This will take commitment from all corners of our community: all branches of government, business, social services, churches and individuals. In District 6, which I represent, people live at all levels of economic status from quite wealthy to the poorest of our citizens. Within all of those economic strata there are vital organizations and individuals trying to make the community better. My observation is that those in the higher economic strata have greater access to the planning efforts going on in the community. We cannot afford to leave parts of our city behind.

Those doing work in the Herz-Rose Park area of the city have had some success reaching citizens by reaching out to neighborhood residents through use of the Park and other neighborhood groups. Using this model, I propose a series of community meetings utilizing our neighborhood parks and community centers to give voice to our neighborhoods. Space is limited here – please call me for my other ideas and to share yours
As I walk door to door and field calls from constituents I hear most about issues of code enforcement (blighted properties, animal control issues, etc.) street and alley conditions, and trash problems. Here are some steps I think would yield positive results:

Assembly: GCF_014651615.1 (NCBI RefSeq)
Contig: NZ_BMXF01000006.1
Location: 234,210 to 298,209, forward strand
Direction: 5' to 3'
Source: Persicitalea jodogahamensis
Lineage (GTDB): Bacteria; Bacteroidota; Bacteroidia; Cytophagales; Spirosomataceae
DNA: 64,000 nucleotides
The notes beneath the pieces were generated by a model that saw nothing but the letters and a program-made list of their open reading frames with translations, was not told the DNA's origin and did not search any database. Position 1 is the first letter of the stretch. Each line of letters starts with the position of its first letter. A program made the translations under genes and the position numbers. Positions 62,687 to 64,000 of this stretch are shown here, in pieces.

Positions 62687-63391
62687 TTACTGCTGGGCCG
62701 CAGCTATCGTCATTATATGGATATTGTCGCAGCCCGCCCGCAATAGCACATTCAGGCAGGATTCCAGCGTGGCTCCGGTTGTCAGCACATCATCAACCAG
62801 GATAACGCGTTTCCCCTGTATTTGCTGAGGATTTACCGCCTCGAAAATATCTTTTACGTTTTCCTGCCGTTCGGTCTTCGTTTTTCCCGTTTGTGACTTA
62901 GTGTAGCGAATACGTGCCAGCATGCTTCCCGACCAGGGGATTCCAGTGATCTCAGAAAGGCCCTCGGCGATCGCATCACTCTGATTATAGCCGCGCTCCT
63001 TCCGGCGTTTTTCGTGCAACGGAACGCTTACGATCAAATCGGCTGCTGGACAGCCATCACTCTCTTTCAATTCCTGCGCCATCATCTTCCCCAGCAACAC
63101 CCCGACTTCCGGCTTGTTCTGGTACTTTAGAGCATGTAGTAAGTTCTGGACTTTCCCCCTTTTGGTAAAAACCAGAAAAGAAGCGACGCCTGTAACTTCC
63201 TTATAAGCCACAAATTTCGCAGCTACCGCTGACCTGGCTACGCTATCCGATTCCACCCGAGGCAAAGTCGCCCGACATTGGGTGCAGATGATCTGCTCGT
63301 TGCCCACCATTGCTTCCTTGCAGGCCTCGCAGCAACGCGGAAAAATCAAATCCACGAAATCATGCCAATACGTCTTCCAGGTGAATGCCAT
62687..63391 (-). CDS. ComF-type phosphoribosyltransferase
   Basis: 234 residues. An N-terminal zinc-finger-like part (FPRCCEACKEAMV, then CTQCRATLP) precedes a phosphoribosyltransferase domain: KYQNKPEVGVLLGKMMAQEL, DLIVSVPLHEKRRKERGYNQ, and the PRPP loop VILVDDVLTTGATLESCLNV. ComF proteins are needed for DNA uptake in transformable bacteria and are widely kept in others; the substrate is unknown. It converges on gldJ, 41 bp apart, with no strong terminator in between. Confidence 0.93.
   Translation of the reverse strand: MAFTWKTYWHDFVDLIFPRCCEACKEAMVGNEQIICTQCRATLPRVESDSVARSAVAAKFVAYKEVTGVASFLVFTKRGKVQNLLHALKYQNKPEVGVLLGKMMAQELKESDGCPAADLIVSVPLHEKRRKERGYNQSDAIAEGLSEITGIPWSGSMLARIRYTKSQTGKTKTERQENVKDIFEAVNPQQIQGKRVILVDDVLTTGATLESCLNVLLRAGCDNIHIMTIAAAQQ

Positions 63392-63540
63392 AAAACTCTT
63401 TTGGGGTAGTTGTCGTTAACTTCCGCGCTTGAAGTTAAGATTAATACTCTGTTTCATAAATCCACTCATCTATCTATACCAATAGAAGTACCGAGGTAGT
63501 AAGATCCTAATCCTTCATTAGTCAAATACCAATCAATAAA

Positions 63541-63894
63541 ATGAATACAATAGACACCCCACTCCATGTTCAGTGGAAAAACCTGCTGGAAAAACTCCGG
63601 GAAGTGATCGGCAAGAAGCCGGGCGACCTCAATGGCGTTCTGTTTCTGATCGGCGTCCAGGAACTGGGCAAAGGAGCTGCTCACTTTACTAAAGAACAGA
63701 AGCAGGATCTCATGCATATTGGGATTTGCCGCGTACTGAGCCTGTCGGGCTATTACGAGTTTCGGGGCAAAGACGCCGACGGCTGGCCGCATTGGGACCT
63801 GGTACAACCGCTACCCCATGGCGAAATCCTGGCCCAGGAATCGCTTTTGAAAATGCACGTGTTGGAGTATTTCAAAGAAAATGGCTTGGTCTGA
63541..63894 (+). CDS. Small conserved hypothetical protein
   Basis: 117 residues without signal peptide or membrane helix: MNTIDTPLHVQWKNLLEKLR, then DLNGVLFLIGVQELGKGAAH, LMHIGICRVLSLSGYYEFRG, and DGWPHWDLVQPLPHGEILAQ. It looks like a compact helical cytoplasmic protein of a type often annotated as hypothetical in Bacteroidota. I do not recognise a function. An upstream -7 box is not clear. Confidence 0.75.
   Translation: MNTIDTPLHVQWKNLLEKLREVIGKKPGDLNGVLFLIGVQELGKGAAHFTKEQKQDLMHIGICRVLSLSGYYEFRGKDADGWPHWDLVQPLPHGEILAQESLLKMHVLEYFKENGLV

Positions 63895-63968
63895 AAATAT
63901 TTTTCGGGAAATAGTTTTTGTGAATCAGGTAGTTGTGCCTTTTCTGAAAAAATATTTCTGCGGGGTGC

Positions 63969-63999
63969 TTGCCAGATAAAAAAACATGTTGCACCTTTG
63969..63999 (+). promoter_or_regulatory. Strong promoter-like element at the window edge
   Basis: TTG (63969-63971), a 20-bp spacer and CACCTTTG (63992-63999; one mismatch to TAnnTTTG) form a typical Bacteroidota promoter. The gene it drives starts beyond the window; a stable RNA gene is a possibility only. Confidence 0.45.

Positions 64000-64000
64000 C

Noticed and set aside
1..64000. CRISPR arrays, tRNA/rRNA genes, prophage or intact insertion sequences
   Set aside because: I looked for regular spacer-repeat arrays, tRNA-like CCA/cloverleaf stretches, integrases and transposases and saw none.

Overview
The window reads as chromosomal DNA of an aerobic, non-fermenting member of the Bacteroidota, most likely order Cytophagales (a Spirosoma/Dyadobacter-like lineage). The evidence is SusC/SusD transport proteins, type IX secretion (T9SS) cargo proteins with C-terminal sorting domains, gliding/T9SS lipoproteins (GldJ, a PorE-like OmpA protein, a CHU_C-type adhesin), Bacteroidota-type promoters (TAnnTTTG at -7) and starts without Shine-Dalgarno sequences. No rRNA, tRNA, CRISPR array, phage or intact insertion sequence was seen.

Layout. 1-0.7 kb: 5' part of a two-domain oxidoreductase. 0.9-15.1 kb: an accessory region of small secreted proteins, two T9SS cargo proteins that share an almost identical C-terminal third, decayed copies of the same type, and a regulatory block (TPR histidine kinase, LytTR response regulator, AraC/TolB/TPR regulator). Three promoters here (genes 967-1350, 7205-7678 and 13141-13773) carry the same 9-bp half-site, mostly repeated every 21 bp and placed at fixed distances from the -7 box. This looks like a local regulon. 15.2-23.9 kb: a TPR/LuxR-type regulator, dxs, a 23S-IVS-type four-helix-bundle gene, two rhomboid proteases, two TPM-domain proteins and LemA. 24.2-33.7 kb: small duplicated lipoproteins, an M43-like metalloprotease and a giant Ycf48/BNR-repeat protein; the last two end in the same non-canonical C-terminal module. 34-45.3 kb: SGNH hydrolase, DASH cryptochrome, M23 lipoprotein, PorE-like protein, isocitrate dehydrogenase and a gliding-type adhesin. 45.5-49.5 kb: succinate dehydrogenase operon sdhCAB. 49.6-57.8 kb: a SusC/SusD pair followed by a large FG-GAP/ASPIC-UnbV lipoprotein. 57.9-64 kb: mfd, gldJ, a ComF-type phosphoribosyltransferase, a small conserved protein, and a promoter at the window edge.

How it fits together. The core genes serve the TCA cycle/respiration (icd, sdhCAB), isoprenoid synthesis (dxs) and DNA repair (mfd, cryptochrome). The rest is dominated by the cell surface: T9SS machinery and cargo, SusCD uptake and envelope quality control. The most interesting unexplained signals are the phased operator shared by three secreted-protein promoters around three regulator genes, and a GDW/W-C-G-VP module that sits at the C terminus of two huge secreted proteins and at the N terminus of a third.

1. Continue narrowing the budget deficit so that we are not borrowing to pay our everyday bills.

2. Do a comprehensive analysis of the current budget and operations to see where monies can be saved and/or reallocated to get a better result. This has to be done with the cooperation of the mayor.

3. Have a plan for ongoing replacement of inadequate or aging infrastructure so that we have fewer emergency repairs (sink holes). When infrastructure becomes an emergency, it is usually much more expensive than planned maintenance.

4. Increase our code enforcement staff with monies saved from the review above.

5. Work with other agencies and groups to educate citizens to achieve a cleaner Terre Haute and improved animal control.
These are all just tools which are sometimes useful and are sometimes not the tool for the job.

The development of Downtown Terre Haute is a case in point where a TIF (Tax Increment Financing) district has allowed us to greatly improve our city.

Tax abatements are sometimes justifiable and other times are not warranted. I have voted for and against proposed abatements and I will continue to look at them on a case by case basis. To support an abatement, I must be convinced a tangible positive result would be jeopardized if the abatement were not granted. For example, the gain may be particularly good paying jobs, a reuse of a building or lot which has been unused for some time, or improvements to a business that will result in more jobs or higher assessments over time. The City Council reviews tax abatements on a regular schedule and has ended abatements when businesses have failed to achieve the promised results.

Public/private partnerships are vital tools which I support.